There’s a lot of competition among the best horror movies for the title of the one true, superior franchise. We’d suggest some sort of mass brawl to decide the winner, but there’d be so much blood that it’d make that scene in The Shining look like the result of a paper cut. It might just turn the stomach of even the most devoted gorehound.
In fact, the answer to the question is rather simple, no bloodshed required. If any horror franchise can stake a claim to being the best, it’s the Evil Dead movies. And the reason is clear: they’ve never put a foot wrong.
The debate surrounding the ‘best horror franchise’ tends to orbit around the best slasher movies of all time, and it’s true that they can hold a claim to the title. But every major slasher franchise has at least one obvious bum note.
Elm Street has Freddy’s Dead: The Final Nightmare – spoiler: it wasn’t final. Friday the 13th has Jason Goes to Hell: The Final Friday – spoiler: it wasn’t final either. Halloween has The Revenge of Michael Myers. The Texas Chainsaw Massacre has pretty much all of them except the original.
Even the widely beloved Scream movies have Scream 3, though I personally think Scream 2 is more disappointing. But that’s a different op-ed for another day. The point is that there are bum notes amid the high points.
History is littered with the carcasses of horror franchises that only have one or two legitimately great instalments, and several outright stinkers in their midst. Alien, Saw, Paranormal Activity, Final Destination, The Purge, Child’s Play; there are dozens of them.
Evil Dead, though, has shown remarkable consistency over the course of more than 40 years, from the low-budget Sam Raimi movie in 1981 through to the Evil Dead Rise release date this week. Our own Jessica Cullen certainly had plenty of nice things to say in her Evil Dead Rise review.
Each of the Evil Dead movies brings its own sense of grindhouse joy. The first movie is a feat of sheer invention and packs genuine scares, while its sequel decided to remake its predecessor as one of the best comedy movies of the ‘80s. Bruce Campbell is as good at being hilarious as he is at being terrified, delivering rubber-faced comedy intensity like Jim Carrey, just with a chainsaw and a face covered in arterial splatter. That’d be a very different remake of The Mask.
Then, Evil Dead II was followed up by the completely buck-wild Army of Darkness. It’s a sci-fi movie as well as a horror, and is definitely up there with the best time travel movies in which a bloke has a chainsaw for an arm. Admittedly, that’s a short list, but the point stands.
After that came a gap of two decades before Fede Álvarez took up Raimi’s mantle for a new spin on the franchise without Bruce Campbell as the charismatic leading man. The new cast took on the Deadites with aplomb and, amid a deep-red downpour of blood rain, assured the continued success of the franchise.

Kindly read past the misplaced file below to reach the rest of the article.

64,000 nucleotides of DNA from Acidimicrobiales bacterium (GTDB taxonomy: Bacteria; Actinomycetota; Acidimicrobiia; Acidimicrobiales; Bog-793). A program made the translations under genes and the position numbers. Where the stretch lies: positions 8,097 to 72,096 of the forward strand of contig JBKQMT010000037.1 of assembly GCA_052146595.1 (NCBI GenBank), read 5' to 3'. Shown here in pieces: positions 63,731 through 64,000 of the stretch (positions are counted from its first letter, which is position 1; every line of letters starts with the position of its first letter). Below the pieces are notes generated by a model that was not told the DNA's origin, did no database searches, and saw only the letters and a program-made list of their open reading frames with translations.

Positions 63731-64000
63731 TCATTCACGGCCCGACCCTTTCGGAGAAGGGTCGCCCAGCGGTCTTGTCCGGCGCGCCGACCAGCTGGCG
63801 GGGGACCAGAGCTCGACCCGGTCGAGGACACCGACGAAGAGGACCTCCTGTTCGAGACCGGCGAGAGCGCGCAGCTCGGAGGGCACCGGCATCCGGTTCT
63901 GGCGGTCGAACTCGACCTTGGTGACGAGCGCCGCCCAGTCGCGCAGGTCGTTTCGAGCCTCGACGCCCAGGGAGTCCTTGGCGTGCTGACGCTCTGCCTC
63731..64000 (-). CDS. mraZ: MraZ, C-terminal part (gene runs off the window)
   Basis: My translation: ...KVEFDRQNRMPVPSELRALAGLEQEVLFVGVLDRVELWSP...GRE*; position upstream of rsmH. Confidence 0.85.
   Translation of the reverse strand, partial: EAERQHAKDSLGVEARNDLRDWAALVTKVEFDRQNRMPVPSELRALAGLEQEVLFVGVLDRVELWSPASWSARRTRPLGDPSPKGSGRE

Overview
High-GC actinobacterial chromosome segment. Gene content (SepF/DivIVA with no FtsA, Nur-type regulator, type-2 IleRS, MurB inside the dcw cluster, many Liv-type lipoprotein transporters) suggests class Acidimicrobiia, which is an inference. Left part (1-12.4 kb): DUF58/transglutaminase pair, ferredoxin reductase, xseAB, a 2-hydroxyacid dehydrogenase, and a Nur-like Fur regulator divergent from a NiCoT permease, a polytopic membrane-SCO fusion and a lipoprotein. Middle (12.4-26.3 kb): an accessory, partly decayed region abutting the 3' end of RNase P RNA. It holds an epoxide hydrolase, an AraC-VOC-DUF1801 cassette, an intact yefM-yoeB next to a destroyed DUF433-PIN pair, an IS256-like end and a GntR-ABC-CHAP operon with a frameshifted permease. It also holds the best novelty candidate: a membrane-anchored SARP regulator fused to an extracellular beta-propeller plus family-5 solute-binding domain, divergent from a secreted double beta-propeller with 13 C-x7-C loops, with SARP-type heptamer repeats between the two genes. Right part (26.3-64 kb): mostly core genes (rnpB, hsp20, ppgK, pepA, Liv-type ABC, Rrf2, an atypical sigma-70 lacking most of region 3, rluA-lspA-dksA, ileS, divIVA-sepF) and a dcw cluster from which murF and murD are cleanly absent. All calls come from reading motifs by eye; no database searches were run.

By all accounts, Lee Cronin’s Evil Dead Rise manages just as well, with the help of cinema’s most questionable use of a cheese grater. You might never want to make an omelette again.
None of the five movies has anything below a 63% critic score on Rotten Tomatoes – and even the TV series spin-off Ash vs Evil Dead has a 99% approval rating on the site – which is a far cry from the inconsistency of some of the other horror icons. For context, Friday the 13th Part 3 has just a 7% score. Not a lot of love for the debut of Jason’s famous hockey mask, or that unintentionally hilarious 3D yo-yo bit.
The success of Evil Dead is likely a result of its malleability. Like Bruce Campbell’s elastic face, the franchise can reform and reshape into whatever it needs to be – zombie movie, slapstick comedy, time travel, addiction allegory, gory stunt show.
The world of the Necronomicon and the beasts it can summon is so versatile that 40 years and innumerable parodies have done nothing to lessen its appeal. It’s easy to imagine Evil Dead movies arriving for another four decades or more, and we’d never get bored of the carnage.
It’s also worth noting that Evil Dead has never been overexposed. There were six years between The Evil Dead and Evil Dead II, during which time there were four Friday the 13ths, three Elm Streets, and two Halloweens.
There were another five years before Army of Darkness, then 21 years until the remake, and a decade between that movie and Evil Dead Rise – albeit a gap plugged by the TV series. Every generation gets to have a brush with the Deadites, and those fallow periods leave it feeling fresh each time.
The restraint has been laudable, but we’ll see what happens if Evil Dead Rise translates its critical success to box office dollars. At the moment, this franchise feels like a consistency unicorn – albeit one with a stabby, crimson-drenched horn – and it would be a shame to make it feel less special. For now, though, it might just be the best horror franchise out there. All hail the Deadites!
We’ve got you covered on all of the new movies coming in the horror world, including the Insidious 5 release date, The Meg 2 release date, and the Saw 10 release date.
Or check out the best movies in the history of cinema’s dark side, including the best ghost movies, the best vampire movies, and the best zombie movies ever made.